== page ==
Once you have a solid list, it’s time to start reaching out!
Step 2: Build Relationships
Building relationships with potential partners is about more than just the initial introduction; it’s about fostering a connection that’s mutually beneficial and built on trust.
Remember, at this stage, you’re NOT selling a partnership; you’re establishing a relationship.
Treat this relationship-building process as you would building a friendship – be patient and supportive.
Start by taking your list from above ^^^ and finding who the decision-maker might be.
From there, reach out on Linkedin, attend industry events, etc.
Start fostering genuine relationships through open dialogue and great communication.
In this step, I’d start with 20 or so partners. You’ll notice quickly which ones can be easily reached.
Start with Linkedin. Reach out to a potential partner about a piece of content they did.
Here’s one that I did this week:
Step 3: Provide Value
Before you can tap into the power of referrals, you must show your worth to your potential partners.
This is the “provide value” stage, and it’s all about proving that you’re not just another business looking for a handout.
Here’s what that could look like:
- Send them business
- Collaborating on a webinar together
- Offering a free trial or exclusive discount for their audience
Make it clear that this partnership is a two-way street.
The goal here is to build a relationship of mutual respect and reciprocity, making them more likely to refer you to their network.
Remember, it’s a give-and-take world, and no one likes a taker. So, showcase your value and give before you take.
Step 4: Create an Attractive Offer
Now, if you’ve done your job right, it’s time to go in for the right hook.
By now, you should have established a solid relationship with your potential partner, and they should see the value in working with you.
That’s where an attractive offer comes into play.
Create a referral program that is mutually beneficial to both parties. This could include:
- A steady flow of leads FROM you to THEM
- A percentage of sales for each referral made
- Exclusive discounts or deals for their audience
- Joint marketing efforts to promote each other’s business
- Exclusivity agreements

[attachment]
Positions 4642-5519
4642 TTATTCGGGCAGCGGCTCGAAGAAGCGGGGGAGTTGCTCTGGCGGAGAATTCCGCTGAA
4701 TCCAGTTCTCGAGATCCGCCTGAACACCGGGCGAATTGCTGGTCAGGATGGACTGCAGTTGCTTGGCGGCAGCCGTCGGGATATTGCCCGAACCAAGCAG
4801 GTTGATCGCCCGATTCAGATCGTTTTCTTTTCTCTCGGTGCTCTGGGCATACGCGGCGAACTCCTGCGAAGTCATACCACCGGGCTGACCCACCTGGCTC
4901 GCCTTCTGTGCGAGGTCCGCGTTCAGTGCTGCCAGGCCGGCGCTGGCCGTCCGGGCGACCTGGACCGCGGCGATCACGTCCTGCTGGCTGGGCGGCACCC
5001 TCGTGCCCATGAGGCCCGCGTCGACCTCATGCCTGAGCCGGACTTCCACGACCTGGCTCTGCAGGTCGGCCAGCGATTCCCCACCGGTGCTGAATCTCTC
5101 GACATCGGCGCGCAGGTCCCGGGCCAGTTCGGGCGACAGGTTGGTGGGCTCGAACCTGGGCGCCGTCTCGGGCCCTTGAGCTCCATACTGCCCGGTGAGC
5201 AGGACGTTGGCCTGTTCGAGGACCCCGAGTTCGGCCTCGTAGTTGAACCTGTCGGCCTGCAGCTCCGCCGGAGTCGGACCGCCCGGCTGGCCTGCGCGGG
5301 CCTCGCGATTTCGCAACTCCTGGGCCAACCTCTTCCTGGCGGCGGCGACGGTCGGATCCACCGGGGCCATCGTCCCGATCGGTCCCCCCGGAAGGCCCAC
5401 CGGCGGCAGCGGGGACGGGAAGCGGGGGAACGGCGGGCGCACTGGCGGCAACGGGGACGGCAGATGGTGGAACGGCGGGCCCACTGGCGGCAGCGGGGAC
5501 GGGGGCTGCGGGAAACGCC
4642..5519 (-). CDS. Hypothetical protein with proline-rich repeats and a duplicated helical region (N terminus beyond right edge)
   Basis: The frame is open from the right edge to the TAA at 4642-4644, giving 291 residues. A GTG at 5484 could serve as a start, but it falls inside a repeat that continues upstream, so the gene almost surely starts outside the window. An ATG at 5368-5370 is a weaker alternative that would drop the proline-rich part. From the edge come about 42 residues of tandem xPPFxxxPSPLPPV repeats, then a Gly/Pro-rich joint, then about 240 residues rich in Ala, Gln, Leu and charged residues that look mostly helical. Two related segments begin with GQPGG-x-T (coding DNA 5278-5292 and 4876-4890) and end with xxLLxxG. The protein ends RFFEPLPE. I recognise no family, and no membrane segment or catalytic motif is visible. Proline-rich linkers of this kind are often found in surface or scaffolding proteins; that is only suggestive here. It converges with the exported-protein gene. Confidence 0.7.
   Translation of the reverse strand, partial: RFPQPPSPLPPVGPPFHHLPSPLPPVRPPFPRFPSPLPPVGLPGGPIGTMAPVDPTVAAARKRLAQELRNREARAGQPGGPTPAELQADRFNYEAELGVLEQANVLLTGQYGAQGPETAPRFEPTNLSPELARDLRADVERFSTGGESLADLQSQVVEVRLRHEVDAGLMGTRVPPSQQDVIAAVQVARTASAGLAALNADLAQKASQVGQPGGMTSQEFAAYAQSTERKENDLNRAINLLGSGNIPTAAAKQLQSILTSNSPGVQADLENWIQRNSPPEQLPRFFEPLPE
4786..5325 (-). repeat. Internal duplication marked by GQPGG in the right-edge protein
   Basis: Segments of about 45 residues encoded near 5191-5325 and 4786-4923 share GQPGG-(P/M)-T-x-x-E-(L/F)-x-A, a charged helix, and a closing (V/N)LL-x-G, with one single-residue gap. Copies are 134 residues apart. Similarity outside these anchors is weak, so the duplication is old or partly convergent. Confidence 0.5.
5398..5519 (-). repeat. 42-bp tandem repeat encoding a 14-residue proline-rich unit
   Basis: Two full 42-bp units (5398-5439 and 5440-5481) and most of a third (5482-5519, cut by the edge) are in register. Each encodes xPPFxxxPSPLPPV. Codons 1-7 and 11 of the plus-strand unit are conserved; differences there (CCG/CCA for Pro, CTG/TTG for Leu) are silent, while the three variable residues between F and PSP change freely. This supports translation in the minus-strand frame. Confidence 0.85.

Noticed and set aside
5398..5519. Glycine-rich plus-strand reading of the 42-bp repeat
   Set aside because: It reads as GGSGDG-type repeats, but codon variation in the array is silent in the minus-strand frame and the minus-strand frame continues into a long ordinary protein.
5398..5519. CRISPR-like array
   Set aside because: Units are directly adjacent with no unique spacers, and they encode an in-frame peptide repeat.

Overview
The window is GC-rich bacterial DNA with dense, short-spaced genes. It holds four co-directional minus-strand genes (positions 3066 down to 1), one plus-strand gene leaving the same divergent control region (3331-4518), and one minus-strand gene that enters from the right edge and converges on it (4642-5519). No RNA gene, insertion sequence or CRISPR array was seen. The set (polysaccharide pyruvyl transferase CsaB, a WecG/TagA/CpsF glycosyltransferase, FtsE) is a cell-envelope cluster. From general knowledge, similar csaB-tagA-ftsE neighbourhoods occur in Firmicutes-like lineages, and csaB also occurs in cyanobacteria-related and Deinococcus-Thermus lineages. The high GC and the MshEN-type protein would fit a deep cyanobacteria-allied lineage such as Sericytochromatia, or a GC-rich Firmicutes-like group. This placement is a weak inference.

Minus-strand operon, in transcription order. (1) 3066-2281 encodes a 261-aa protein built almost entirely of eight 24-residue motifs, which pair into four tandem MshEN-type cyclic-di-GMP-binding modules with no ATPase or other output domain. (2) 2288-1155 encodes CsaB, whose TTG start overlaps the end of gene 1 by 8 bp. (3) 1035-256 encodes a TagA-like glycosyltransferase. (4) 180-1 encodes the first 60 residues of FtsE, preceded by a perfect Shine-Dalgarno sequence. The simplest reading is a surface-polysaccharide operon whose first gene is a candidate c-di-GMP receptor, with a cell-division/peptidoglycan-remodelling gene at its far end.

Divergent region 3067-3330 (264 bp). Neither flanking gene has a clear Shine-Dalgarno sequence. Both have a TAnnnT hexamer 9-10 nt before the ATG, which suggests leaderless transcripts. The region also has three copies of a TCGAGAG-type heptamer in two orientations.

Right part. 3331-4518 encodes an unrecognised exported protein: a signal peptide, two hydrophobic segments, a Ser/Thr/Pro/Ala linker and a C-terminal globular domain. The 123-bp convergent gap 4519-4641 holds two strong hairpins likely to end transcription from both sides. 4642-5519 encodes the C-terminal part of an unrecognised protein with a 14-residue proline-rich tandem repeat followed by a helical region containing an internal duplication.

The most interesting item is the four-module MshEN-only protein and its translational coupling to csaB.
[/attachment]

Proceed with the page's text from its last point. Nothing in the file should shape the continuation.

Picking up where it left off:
Remember to think outside the box here. Is it a bottle of Pappy Van Winkle for every landed customer? Let’s get creative.
Step 5: Communication & Follow Ups
Now that you’ve got some awesome partners, it’s time to keep the lines of communication open.
One of my favorite ways to do this is through Slack (a mentor in business told me about this one).
Add your partners to a “partner” Slack where you can freely message them.
From here, continue to build the relationship over time.
Yes, send business to them, but also try a funny meme, ask them about their weekend, remember their birthday, and overall, genuinely get to know them.
Remember, the better the relationship, the more fruitful your partnership will be.
Step 6: Partner Pivot
Swapping out unproductive partners is as vital as securing new ones.
Remember your goal: Get more business so you can grow your business.
If a partnership isn’t bearing fruit, it’s time to reassess its worth and, if necessary, make what we’ll call a “Partner Pivot.”
That’s a fancy way of saying that you should find a new partner and stop providing value to the old partner.
Typically, you’ll know when to do this.
If you’ve sent five referrals to a partner, and they haven’t sent you one—it’s time to cut them loose.
Final Thoughts on Referral Partnerships
Creating referral partnerships is a powerful way to grow your business.
But like anything worth having, it takes time and effort to build strong relationships that bring consistent referrals.
Be patient and genuine, and always strive to provide value.
With these steps in mind, you’ll be well on your way to establishing successful referral partnerships that will help take your business to the next level.